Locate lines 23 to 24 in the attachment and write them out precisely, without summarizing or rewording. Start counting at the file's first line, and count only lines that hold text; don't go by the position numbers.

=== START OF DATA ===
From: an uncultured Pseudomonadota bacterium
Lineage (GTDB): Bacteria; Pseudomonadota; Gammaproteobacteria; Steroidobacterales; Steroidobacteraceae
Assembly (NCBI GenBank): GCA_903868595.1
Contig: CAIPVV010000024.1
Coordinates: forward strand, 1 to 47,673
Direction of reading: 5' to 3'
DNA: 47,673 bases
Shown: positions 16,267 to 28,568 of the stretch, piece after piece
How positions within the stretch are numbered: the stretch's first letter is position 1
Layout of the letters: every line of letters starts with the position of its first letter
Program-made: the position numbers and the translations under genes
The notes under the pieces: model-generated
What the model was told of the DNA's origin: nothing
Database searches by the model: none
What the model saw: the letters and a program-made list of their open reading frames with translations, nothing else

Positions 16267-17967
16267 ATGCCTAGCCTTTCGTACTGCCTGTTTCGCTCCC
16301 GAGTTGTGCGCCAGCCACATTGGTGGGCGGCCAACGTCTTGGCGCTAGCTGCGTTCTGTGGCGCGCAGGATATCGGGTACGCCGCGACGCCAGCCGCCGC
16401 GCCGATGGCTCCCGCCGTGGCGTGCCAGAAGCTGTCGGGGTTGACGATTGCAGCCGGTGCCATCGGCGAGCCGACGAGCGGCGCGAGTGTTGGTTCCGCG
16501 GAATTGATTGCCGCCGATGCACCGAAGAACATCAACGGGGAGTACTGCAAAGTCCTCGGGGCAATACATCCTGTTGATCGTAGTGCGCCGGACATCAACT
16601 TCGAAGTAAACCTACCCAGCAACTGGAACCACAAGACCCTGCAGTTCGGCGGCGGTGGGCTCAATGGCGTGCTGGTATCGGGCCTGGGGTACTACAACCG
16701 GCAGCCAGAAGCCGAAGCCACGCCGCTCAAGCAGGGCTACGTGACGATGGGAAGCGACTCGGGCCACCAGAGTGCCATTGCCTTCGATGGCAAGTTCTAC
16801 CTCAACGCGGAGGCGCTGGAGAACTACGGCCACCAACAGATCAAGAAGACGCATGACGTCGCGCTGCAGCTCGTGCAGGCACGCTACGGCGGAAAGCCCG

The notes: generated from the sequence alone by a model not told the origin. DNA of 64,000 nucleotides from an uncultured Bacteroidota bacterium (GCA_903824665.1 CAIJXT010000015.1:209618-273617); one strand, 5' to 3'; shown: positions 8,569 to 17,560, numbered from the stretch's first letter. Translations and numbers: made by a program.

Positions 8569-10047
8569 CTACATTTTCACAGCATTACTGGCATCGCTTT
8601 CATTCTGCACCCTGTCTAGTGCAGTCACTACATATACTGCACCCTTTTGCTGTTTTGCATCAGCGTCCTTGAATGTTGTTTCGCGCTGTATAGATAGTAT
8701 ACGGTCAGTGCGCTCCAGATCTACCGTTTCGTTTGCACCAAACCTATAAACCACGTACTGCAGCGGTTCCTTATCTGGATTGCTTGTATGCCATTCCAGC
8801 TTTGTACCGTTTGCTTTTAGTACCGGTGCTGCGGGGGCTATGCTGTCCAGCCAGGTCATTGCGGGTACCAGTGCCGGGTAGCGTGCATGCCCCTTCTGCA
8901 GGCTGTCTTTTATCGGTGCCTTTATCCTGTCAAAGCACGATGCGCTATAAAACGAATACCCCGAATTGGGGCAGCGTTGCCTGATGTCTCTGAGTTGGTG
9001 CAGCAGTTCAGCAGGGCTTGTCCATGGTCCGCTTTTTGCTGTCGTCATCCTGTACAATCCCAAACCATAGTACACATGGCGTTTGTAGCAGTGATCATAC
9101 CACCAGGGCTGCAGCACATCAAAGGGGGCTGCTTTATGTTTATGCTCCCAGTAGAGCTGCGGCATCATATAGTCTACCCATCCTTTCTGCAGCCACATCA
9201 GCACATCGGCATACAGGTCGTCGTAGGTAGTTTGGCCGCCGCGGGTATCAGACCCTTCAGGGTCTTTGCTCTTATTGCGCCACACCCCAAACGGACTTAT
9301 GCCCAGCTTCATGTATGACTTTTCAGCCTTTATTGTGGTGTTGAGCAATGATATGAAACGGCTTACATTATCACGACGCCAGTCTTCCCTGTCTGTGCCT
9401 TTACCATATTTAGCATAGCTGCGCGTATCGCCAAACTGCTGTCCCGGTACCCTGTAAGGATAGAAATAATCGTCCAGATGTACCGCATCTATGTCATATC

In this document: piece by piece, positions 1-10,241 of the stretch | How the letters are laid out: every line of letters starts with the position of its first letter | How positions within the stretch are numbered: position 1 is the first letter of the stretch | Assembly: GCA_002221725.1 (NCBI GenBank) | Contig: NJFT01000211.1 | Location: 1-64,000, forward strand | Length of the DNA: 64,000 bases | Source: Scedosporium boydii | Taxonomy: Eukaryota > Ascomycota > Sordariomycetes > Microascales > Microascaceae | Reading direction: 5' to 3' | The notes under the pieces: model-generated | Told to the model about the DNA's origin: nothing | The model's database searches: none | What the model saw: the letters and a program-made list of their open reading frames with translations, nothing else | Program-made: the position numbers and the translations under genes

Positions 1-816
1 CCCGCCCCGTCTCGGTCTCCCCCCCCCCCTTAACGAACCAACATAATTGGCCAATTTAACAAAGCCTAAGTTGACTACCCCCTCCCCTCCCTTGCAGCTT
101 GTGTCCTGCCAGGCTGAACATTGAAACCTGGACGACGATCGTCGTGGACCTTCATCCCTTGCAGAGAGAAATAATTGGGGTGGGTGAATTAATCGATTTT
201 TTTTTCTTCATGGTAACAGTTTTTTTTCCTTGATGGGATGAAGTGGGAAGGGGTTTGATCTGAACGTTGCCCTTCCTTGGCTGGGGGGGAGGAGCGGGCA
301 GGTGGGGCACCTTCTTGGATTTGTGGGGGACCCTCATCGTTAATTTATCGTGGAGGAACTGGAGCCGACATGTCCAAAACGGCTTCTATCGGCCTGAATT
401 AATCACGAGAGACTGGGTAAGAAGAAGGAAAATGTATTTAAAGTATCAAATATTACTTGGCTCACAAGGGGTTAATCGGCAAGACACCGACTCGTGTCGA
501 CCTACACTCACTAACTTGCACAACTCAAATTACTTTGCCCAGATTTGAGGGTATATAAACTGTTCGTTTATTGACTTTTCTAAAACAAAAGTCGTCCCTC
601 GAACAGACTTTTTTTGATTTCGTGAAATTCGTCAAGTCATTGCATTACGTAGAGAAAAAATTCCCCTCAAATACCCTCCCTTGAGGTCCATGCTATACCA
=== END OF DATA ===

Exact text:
16801 CTCAACGCGGAGGCGCTGGAGAACTACGGCCACCAACAGATCAAGAAGACGCATGACGTCGCGCTGCAGCTCGTGCAGGCACGCTACGGCGGAAAGCCCG

The notes: generated from the sequence alone by a model not told the origin. DNA of 64,000 nucleotides from an uncultured Bacteroidota bacterium (GCA_903824665.1 CAIJXT010000015.1:209618-273617); one strand, 5' to 3'; shown: positions 8,569 to 17,560, numbered from the stretch's first letter. Translations and numbers: made by a program.